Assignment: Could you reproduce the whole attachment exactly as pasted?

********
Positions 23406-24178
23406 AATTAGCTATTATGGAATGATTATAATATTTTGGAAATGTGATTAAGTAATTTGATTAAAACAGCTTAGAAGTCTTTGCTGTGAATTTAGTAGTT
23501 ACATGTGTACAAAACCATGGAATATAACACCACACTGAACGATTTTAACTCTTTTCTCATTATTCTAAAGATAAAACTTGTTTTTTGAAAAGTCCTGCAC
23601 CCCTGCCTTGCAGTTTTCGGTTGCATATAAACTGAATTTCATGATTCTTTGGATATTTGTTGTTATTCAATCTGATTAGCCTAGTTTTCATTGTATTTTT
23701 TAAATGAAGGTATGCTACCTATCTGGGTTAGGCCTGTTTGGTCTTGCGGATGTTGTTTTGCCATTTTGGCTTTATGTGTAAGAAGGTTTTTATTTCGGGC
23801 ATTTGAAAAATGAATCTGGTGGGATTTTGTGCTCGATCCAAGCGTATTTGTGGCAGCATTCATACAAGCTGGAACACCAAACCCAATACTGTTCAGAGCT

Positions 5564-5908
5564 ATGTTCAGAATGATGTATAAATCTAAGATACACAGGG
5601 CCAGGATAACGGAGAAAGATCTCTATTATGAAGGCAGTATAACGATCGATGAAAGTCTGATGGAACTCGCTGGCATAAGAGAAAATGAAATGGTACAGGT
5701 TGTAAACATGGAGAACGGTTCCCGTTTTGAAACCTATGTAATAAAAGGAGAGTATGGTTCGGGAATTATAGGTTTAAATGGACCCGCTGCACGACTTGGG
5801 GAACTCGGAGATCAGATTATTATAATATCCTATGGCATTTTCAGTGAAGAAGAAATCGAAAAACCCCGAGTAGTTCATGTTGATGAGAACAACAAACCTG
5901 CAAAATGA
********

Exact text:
Positions 23406-24178
23406 AATTAGCTATTATGGAATGATTATAATATTTTGGAAATGTGATTAAGTAATTTGATTAAAACAGCTTAGAAGTCTTTGCTGTGAATTTAGTAGTT
23501 ACATGTGTACAAAACCATGGAATATAACACCACACTGAACGATTTTAACTCTTTTCTCATTATTCTAAAGATAAAACTTGTTTTTTGAAAAGTCCTGCAC
23601 CCCTGCCTTGCAGTTTTCGGTTGCATATAAACTGAATTTCATGATTCTTTGGATATTTGTTGTTATTCAATCTGATTAGCCTAGTTTTCATTGTATTTTT
23701 TAAATGAAGGTATGCTACCTATCTGGGTTAGGCCTGTTTGGTCTTGCGGATGTTGTTTTGCCATTTTGGCTTTATGTGTAAGAAGGTTTTTATTTCGGGC
23801 ATTTGAAAAATGAATCTGGTGGGATTTTGTGCTCGATCCAAGCGTATTTGTGGCAGCATTCATACAAGCTGGAACACCAAACCCAATACTGTTCAGAGCT

Positions 5564-5908
5564 ATGTTCAGAATGATGTATAAATCTAAGATACACAGGG
5601 CCAGGATAACGGAGAAAGATCTCTATTATGAAGGCAGTATAACGATCGATGAAAGTCTGATGGAACTCGCTGGCATAAGAGAAAATGAAATGGTACAGGT
5701 TGTAAACATGGAGAACGGTTCCCGTTTTGAAACCTATGTAATAAAAGGAGAGTATGGTTCGGGAATTATAGGTTTAAATGGACCCGCTGCACGACTTGGG
5801 GAACTCGGAGATCAGATTATTATAATATCCTATGGCATTTTCAGTGAAGAAGAAATCGAAAAACCCCGAGTAGTTCATGTTGATGAGAACAACAAACCTG
5901 CAAAATGA